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Diversity at Con Edison
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women in nontraditional jobs

At Con Edison, qualified women can... and do... have the opportunity to apply for any position open to their male counterparts. The women of Con Edison are engineers, mechanics, general utility workers, and top executives.

According to the U.S. Department of Labor, a nontraditional occupation is one where women comprise less than 25% of the workforce in that particular job.

In the past, women were under-represented in most occupations except for those that were closely associated with the notion of "women's work." These limited positions included such traditional jobs as nurse, teacher, librarian, seamstress, social worker, waitress, and secretary. Thanks to the concerted efforts of advocates for women's equality in the workplace, women today are no longer relegated to working in these fields where they earned 59 cents for every dollar earned by men. Now women are as likely as men to become doctors, lawyers, engineers, business executives, and accountants. But in no field has this historic transformation in the American labor force been more evident than in the area of nontraditional jobs. And at Con Edison women who are trained as mechanics, electricians, engineers, welders, operators, and technicians - not to mention those women who are among the company's top executives - have the perfect arena in which to apply their skills and knowledge.

Through our relationship with Nontraditional Employment for Women, an organization that works to secure employment for women in such jobs, and other organizations that help women achieve their educational and career goals, Con Edison is able to help develop a reliable source of potential employees.

Here are some of the remarkable women who have chosen to pursue careers at Con Edison in "nontraditional" fields:

Sharron Sellick, construction representative, Public Improvement/Engineering

Sharron Sellick

Sharron Sellick joined Con Edison in January 2000 as a general utility worker in Maintenance Services and was promoted to mechanic in 2001. Sellick was honored with the NOW Legal Defense and Education Fund Liberty Award for Valor for her heroic efforts at Ground Zero, shortly after 9/11. Along with others, she worked 12-hour shifts for a month, laying cables and building temporary cable housings as part of the company's massive restoration efforts in Lower Manhattan.

Maria Torres, supervisor, Protective Systems Testing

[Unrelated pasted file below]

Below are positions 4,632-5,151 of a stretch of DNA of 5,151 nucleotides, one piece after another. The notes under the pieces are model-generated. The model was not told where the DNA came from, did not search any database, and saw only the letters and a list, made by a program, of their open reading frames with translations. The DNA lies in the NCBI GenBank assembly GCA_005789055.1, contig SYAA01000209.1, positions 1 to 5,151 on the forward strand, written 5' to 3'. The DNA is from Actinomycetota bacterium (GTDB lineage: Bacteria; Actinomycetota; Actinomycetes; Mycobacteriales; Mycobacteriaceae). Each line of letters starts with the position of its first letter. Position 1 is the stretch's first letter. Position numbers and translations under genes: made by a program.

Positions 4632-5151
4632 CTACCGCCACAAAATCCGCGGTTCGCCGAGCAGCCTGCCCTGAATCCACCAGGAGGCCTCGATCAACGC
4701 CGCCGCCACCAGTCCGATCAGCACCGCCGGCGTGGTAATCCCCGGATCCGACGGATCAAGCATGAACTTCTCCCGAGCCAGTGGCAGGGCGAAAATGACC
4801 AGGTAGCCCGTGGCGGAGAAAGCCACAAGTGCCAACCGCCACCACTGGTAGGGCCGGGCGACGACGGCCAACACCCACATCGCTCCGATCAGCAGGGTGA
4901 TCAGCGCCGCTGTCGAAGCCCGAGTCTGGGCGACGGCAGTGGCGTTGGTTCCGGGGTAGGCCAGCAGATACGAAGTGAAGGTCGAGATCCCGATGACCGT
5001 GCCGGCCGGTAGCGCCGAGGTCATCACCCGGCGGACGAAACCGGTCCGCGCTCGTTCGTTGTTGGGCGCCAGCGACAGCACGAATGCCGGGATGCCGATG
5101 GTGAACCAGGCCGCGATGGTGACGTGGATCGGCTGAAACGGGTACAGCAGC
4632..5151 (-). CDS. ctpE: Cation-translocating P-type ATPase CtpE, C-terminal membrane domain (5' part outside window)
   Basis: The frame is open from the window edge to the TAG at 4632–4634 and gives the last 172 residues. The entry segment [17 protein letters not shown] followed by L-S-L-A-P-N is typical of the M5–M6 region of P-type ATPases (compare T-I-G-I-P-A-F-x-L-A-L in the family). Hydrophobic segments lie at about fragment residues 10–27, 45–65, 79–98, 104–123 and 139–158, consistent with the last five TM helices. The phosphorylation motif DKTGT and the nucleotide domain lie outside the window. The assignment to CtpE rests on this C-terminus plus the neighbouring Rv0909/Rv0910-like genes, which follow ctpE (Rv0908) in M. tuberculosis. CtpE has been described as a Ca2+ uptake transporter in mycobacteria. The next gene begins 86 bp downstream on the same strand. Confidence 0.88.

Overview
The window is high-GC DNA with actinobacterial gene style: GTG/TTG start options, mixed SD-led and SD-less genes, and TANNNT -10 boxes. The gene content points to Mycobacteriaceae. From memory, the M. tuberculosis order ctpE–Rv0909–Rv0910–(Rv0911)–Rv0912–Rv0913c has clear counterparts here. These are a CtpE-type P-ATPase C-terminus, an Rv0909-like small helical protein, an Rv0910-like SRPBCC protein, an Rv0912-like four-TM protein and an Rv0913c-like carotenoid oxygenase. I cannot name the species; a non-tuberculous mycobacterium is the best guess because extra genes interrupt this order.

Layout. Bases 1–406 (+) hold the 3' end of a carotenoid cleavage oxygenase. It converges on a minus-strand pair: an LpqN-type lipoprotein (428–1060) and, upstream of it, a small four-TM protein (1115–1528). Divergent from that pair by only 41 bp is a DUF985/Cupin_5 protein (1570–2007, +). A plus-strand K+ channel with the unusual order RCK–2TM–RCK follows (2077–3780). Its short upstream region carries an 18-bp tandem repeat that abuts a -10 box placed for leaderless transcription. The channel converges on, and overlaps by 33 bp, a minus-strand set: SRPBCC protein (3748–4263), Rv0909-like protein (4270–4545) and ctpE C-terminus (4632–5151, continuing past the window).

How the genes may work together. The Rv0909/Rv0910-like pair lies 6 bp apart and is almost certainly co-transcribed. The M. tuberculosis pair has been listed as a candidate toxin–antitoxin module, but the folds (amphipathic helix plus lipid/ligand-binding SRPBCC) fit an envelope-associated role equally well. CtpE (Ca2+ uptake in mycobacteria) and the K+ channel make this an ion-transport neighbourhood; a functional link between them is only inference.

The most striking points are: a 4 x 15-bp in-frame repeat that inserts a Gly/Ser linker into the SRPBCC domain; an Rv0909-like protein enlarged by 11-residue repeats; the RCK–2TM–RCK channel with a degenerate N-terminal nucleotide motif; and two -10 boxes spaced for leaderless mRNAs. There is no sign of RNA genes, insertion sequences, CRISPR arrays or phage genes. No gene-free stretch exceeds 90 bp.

Maria Torres

Maria Torres began her career at Con Edison in 1973 as a union employee with the title of electrical technician and became a senior electrical technician in 1986. She was selected to participate in the company's Tools for Employees Advancing into Management (TEAM) program in 2001, when she was promoted to her current position as technical supervisor.

Loretta Vanacore, vice president, Central Field Services

Loretta Vanacore

Loretta Vanacore joined Con Edison in 1981 as a management intern and worked in various departments. Following a series of promotions, she served as a section manager of Training and a section manager of Recruitment. Ms. Vanacore was promoted in 1999 to the position of director of The Learning Center. Two years later, she accepted a challenging assignment as the plant manager of 74th Street Station, a steam-generating station. In 2004, Ms. Vanacore was promoted to director of Labor Relations. She was promoted to her current position in 2009. She has a BA in Business from Marymount Manhattan College and earned an MBA from St. John's University while working for Con Edison. Ms. Vanacore was honored as a YMCA Woman Achiever in 2001.



Myths and Facts About Women and Nontraditional Occupations
Myth Certain jobs are "men's work" and other jobs are "women's work"
FACT Attitudes about which jobs are appropriate for men and women are the result of tradition and socialization. The vast majority of job requirements are not related to gender.
Myth Women can't perform blue-collar work or heavy physical labor.
Fact Throughout history, women have performed heavy physical labor. During World War II, more than six million women entered the labor force to build ships, airplanes, and other equipment needed for the war effort.
Myth Women are not strong enough to do heavy labor.
FACT Strength requirements are often exaggerated. In addition, OSHA requires that special equipment be provided for every heavy job regardless of who is performing the task. Finally, mechanization continues to decrease the demand for physical strength requirements to perform the job.
Myth Women do not have the mechanical or mathematical aptitude for skilled-trade work.
FACT There is no scientific evidence to support this. A study conducted by the Johnson O'Connor Research Foundation Human Engineering Laboratory found no difference attributable to gender in 14 of 22 aptitude tests. In the eight remaining tests, women excelled in six of them, and men scored higher in two.
Myth Women don't like trade work.
Fact Many women enjoy working with their hands and working outdoors, and it has been shown that tradeswomen have a high degree of job satisfaction.

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2013 Diversity Report
Recruiting a Diverse Workforce: Learn More
Women in Non-Traditional Jobs: Learn More

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